Jarred spends most of his personal time with his wife, son, and daughter. Jarred enjoys brand-building, serving in his local church fellowship, and the Dallas Cowboys.

The pages advance every 6 seconds. There is no audio with this slide deck.

May 6, 2021


Lunch Sponsored by our friends at:

Our May Guest Speaker is the new Chief of Police, Neil Noakes.

Chief Neil Noakes has been with the FWPD since 2000. He has served in multiple ranks across the department in areas such as Patrol, DWI, Motors, and Internal Affairs. Prior to being named Chief of Police, he oversaw the South Command as Deputy Chief.

He earned his bachelor’s degree in Criminal Justice Administration form Tarleton State University and his master’s degree in Criminal Justice and Criminology from Texas Christian University (TCU).

He is a graduate of the Southern Police Institute’s 137th Administrative Officers Course and TCU’s inaugural Leadership, Executive and Administrative Development program (L.E.A.D. #1).

He also enjoys working with youth engagement programs such as Operation Progress, Read2Win, All Pro Dad and the City of Fort Worth’s Education Initiative.

Watch the meeting video:

April - Mayoral Candidate Forum

Election Day is Saturday May 1.

Eleven candidates submitted papers to be on the ballot for the 2021 Mayoral election.

2021 Candidates for FW Mayor

Brian Byrd

Daniel Caldwell

Mylene George

Mike Haynes

Cedric Kanyinda

Mattie Parker

Steve Penate

Deborah Peoples

Chris Rector

Ann Zadeh

Each candidate for mayor was given an opportunity to answer this questions from our organization.Their responses are on the Candidates for Mayor page. The six candidates that answered our question were invited to be guest speakers at the April Zoom meeting.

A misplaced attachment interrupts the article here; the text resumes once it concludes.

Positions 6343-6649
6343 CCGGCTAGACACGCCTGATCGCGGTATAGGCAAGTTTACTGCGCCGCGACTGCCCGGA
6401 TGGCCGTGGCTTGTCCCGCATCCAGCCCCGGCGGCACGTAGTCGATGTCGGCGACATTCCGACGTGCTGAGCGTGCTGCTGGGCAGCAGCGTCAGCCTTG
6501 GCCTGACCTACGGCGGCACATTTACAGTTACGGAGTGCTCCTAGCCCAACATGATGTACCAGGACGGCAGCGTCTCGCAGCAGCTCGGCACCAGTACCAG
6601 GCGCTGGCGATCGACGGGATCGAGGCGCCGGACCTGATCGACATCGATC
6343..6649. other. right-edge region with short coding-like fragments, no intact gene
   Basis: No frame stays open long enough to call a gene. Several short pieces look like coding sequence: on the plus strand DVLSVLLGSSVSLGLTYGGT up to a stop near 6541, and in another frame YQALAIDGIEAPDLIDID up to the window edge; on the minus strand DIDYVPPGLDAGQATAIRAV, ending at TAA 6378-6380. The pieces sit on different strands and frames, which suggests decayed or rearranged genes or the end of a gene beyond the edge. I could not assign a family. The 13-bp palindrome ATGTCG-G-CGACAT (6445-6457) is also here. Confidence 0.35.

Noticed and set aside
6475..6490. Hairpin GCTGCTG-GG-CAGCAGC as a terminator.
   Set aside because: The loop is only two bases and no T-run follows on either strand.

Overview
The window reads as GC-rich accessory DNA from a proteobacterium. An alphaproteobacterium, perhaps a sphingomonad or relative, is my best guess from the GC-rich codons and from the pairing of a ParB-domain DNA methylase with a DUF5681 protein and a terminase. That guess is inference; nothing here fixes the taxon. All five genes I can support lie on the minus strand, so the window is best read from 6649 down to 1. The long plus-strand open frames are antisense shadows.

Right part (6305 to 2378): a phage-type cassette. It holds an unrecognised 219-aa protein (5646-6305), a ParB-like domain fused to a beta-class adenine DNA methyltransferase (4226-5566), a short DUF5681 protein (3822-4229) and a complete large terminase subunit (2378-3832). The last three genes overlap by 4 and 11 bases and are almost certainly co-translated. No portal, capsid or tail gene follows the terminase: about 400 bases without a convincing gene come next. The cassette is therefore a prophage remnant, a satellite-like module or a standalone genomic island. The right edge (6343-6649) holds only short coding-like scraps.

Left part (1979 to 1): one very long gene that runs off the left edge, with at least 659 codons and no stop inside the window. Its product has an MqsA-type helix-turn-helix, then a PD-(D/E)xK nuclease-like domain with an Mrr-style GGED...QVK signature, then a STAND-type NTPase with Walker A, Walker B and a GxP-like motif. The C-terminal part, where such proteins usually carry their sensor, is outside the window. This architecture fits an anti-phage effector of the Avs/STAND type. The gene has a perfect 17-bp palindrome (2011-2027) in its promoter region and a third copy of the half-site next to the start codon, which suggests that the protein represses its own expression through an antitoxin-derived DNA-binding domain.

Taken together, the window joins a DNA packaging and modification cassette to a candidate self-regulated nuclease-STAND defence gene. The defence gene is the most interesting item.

Five of the 11 candidates joined EFWBA for a Mayoral candidate question & answer session. Attending the April 1 meeting were Dr. Brian Byrd, Daniel Caldwell, Mattie Parker, Deborah Peoples and Ann Zadeh. Mylene George submitted her response to the questions we sent each candidate, but was not at the Zoom meeting.

Text from this text stream will be included on the website:

A recording of this meeting will be on the Past meetings page:


Guest Speaker: Dr. Kathleen Powderly

Pediatrician at Cook Children’s Magnolia office.

Dr. Kathleen Powderly

Kathleen Powderly, M.D., began her career at Cook Children’s as a hospitalist, and found herself drawn to pediatrics and joined the pediatrician team at Cook Children’s Magnolia office.

Kathleen Powderly, M.D., has been a pediatrician with Cook Children’s for 15 years. She is currently a pediatrician at Cook Children’s Magnolia Office and a hospitalist at Cook Children’s Medical Center. She served as co-medical director of inpatient pediatrics for the last five years.

Dr. Powderly feels privileged to have cared for children and families in the Fort Worth community her entire career. Listening to parents and partnering with them in the development and health of their children is essential to her practice.